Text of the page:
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Which is the smallest? II. Background Information From our previous activities that we did in class, I know that static friction is a very large force. The force is larger than rolling, sliding, and fluid friction. I also learned that rolling friction is the smallest type of force. This information may connect to my final analysis. Ill. Hypothesis If static friction is the largest force, then either sliding or rolling friction have to be he smallest force.

IV. Experiment Materials * Scissors * String * Textbook (covered) * Spring scale (force meter) * 3 to 4 wooden or metal rods Procedure Cut a piece of string, and tie it in a loop that fits in the textbook. Hook the string to the spring scale. Practice the three steps several times before you collect data. To measure next the static friction between the book and the table, pull the spring scale very slowly. Record the largest force on the scale before the book starts to move. After the book begins to move, you can determine the sliding ruction.

Record the force required to keep the book sliding at a slow, constant speed. Place two or three rods under the book to act as rollers. Make sure the rollers are evenly spaced. Place another roller in front of the book so that the book will roll onto it. Pull the spring scale slowly, Measure the force needed to keep the book rolling at a constant speed. V. Data/Results I Trial II Trial 21 Trial 31 Average I 1 AN | 7 N 16 N 15. 67 N I Static Friction Rolling Friction I IN 1 AN IN 1 1. NON I Sliding Friction 14 N 14 N 15 N 1 4. AN I Experimental Error: No cover on textbook. VI. Analysis found out that static friction has the most amount of force than the others. The smallest amount of force was the rolling friction. It was by far a smaller force than static friction. Static friction had an average of 5. 67 N of force while rolling friction only had an average of 1. 33 N of force. Just for the record, sliding friction had an average of 4. 33 N of force. In this experiment, I learned that static friction has more force than I thought it did.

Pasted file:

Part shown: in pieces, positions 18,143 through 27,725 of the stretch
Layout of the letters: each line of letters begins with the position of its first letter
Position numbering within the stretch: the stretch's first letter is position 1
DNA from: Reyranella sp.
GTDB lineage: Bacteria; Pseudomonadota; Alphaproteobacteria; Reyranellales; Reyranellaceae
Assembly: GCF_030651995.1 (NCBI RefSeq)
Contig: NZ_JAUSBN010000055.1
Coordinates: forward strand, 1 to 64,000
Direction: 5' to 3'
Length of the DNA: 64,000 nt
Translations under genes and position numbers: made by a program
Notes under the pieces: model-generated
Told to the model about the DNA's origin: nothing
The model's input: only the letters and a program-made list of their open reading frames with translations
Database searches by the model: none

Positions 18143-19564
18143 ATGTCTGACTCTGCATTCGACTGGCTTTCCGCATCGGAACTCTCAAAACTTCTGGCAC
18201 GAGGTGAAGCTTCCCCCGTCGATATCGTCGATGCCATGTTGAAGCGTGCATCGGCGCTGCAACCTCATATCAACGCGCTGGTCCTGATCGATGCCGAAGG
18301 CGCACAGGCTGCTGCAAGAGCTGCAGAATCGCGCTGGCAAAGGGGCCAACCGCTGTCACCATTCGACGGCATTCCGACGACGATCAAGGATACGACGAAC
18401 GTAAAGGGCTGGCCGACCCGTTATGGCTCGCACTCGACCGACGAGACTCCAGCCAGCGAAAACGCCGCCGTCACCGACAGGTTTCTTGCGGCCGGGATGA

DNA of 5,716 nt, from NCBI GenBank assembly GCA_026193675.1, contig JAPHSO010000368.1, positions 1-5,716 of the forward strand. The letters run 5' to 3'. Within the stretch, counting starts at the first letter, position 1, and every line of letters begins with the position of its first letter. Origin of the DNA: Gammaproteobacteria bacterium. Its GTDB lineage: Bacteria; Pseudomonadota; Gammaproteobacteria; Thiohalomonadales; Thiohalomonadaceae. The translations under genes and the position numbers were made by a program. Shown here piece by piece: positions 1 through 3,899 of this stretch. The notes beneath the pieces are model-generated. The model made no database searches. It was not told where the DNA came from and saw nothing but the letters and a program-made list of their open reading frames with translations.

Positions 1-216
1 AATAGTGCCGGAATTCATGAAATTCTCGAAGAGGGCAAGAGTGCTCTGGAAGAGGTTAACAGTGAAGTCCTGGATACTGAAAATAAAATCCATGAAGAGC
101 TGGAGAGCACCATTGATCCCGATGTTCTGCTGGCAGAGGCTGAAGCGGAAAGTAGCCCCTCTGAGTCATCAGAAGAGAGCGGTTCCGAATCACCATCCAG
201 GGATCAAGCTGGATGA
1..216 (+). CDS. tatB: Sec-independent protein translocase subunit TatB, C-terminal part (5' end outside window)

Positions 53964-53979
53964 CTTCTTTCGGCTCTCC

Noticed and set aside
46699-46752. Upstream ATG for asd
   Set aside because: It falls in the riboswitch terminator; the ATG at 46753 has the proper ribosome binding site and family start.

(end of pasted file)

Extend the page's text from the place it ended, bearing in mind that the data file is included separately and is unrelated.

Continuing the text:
In the beginning, I thought it was a ere small force because I connected the word “static” to the static we watch on television when there is no connection. That is why I though that it was a weak force. It turned out to be the other way around. I did do one experimental error which was that there was no cover on the textbook I was using. Some other experimental errors could have been that the wooden planks were defected or the spring scale was defected. Some human errors might have been that I read the spring scale wrong.

Another error would be that when I calculated static ruction, the book mightn’t slid without me noticing. The results I came up with at the end turned out to be the way predicted. My results did in fact support my hypothesis. VII. Conclusion After all the experimentation, figured out that static friction is the largest force of rolling and sliding friction, and that rolling friction is the smallest of the forces. VIII. Post Lab Questions Q: Which type of friction was the largest? Which was the smallest? A: The largest type of friction was static friction. The smallest was rolling friction.

Q: Do the results support your hypothesis? If not, how would you revise or retest your hypothesis? A: The results do support my hypothesis. Q: Compare your results with those of another group. Are there any differences? By working together, design a way to improve the experiment and resolve possible differences. A: In the group that I compared with, the results were not that different. The results were infant very similar. The only thing that had a big jump was the average of the static friction. My average was 5. 67 N and his was 7. 33 N. I think this is because I did not have a cover on the textbook, but he did.

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